An old friend once told me, “If you say something with enough conviction and sincerity, people will believe you.” He often put this adage into practical use. He kept a construction oversuit, a clipboard with forms, and an orange hard-hat in his trunk. With one or more of these items and a little chutzpah, he was able to go many places most of us wouldn’t try to enter. He saw the inside of the Hyatt Regency in San Francisco, before it was opened to the public. He made his way onto movie location shoots. He could brass his way into a dozen places, just by sounding confident and authoritative.
It was an illustrative lesson on just how bovine we humans can be, placidly walking up the ramp to the abattoir.
I haven’t talked much about the upcoming election, on this blog, and if you’ve been following along, you’ll know that I’ve been on somewhat of a “news diet” for the couple of months. Don’t worry; I am not going to urge you to vote for Obama or Romney or Johnson (though I do urge you to vote).
I’m just going to urge you to think. Listen, and think. Throw away the demeanor. Discard all the fire and emotional claptrap.
Just listen to what they all say, and think about what is being said. It’s not easy—it’s much easier to be swayed by passion than it is to search for the logic—but it’s important, if you want to be an informed, thinking participant in our democracy.
The campaigns have ratcheted up, and more of the rhetoric makes its way past my filters. What I’m hearing often sets my brain reeling. Unfortunately, I also made the classic rookie mistake of watching the presidential debates and expecting there to be, well, a debate. Silly moi.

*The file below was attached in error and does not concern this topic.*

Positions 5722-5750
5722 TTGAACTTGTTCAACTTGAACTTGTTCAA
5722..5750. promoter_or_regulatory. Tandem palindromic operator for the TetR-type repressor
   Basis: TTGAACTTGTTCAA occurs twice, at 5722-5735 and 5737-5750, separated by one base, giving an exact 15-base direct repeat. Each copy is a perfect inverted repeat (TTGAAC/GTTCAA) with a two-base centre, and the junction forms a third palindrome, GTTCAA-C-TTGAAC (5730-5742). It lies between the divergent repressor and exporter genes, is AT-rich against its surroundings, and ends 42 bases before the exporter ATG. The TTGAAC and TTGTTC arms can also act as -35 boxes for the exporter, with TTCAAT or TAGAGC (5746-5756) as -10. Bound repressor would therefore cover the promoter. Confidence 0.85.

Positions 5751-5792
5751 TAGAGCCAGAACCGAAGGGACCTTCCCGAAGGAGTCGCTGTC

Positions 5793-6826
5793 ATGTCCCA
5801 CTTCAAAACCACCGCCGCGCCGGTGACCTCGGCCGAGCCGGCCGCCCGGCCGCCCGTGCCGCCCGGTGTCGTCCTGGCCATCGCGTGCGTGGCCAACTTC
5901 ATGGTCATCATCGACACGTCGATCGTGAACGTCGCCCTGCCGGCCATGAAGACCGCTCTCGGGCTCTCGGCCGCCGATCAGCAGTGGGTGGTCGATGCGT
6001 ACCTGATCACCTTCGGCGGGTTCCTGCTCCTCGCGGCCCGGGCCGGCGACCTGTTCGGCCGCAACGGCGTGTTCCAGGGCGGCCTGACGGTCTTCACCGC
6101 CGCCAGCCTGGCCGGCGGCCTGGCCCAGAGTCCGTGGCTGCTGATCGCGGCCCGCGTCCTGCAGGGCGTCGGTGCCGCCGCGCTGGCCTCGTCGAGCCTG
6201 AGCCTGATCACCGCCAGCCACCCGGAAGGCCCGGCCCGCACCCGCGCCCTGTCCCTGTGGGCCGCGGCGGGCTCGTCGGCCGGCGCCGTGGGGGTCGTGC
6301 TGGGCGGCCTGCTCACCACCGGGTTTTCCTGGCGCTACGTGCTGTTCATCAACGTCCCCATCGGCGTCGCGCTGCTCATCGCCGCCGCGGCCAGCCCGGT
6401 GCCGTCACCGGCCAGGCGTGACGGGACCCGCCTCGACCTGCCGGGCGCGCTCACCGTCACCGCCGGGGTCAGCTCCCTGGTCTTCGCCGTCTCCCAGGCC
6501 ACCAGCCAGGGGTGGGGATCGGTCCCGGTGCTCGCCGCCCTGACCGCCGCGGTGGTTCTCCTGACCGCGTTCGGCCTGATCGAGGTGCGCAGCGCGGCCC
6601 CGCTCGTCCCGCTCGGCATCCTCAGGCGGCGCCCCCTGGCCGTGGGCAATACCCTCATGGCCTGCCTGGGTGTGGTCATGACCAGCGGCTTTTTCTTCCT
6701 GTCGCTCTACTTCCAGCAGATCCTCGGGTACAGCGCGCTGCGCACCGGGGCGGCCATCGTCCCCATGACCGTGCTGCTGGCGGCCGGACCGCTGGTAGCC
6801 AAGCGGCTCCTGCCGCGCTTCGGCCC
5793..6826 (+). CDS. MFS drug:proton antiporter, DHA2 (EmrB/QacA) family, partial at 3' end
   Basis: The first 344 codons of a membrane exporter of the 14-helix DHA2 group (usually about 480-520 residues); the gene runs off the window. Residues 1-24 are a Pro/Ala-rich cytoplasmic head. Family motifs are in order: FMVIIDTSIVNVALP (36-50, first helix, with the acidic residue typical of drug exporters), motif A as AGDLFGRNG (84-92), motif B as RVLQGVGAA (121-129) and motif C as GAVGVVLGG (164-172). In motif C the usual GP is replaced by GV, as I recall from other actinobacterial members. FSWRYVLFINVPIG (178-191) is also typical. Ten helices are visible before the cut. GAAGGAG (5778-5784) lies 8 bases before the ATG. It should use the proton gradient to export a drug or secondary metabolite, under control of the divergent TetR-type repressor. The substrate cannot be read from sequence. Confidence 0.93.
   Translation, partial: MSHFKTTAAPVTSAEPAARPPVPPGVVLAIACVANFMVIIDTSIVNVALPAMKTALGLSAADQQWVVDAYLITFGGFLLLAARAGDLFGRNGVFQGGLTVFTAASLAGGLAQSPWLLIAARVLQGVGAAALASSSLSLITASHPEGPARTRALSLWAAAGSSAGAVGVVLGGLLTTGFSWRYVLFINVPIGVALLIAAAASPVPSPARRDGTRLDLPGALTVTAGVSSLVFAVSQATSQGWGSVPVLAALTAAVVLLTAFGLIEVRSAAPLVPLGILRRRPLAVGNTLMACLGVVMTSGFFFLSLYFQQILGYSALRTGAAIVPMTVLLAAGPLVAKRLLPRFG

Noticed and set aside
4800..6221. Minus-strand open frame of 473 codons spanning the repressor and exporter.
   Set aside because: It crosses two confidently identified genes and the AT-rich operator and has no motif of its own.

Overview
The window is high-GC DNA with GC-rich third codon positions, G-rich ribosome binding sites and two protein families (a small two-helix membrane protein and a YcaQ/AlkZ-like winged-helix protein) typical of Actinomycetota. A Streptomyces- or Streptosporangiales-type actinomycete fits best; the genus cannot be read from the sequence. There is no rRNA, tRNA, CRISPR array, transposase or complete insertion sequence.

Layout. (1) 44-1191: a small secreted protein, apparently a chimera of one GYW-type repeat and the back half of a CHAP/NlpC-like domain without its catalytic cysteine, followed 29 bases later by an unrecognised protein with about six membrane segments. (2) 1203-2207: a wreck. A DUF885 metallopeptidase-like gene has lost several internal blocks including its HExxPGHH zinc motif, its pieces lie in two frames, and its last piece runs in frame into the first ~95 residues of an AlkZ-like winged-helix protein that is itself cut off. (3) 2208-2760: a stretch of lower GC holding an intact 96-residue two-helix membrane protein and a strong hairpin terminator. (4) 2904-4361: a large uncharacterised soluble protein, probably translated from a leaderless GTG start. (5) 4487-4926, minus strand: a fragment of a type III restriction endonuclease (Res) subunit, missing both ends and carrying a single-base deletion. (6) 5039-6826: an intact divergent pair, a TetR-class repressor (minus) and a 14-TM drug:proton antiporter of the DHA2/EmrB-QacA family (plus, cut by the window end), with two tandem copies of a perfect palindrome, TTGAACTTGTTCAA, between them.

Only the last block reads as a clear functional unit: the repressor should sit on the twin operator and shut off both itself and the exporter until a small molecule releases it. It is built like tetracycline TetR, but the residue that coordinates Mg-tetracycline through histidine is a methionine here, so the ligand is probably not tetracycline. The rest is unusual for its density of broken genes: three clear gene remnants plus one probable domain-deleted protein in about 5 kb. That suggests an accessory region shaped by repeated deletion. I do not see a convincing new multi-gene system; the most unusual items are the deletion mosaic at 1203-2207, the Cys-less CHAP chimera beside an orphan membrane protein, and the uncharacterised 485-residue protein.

But as I listened to the men trade pre-formed answers and sound bites, it became clear that you just can’t trust your ears. Your ears hear all the emotion in a speech’s delivery, and this sways us. Sincerity is a powerful, persuasive force. As Giraudoux once said of it, “Once you can fake that, you’ve got it made.” And believe me, both of the main candidates for president have sincerity down pat. But how can they both be so sincere about seemingly contradictory facts?
So, halfway through, I started listening to the words, and just the words. What I heard was illuminating. What I heard was the equivalent of the following exchange:
I tell you, apples are red!
No, that’s incorrect. Apples are sweet!
The men were exchanging assertions that were both incomplete and non-contradictory, but because of their delivery, because they spoke with sincerity and confidence, it sounded like they were actually making cogent points and pertinent refutations.
This is worse on the campaign trail, where there is no refutation. We have to listen. We have to pay attention. We have to toss out all the fire and brimstone and listen to what’s actually being said.
If we don’t, we’re just cattle, and we deserve what awaits us at the top of the ramp.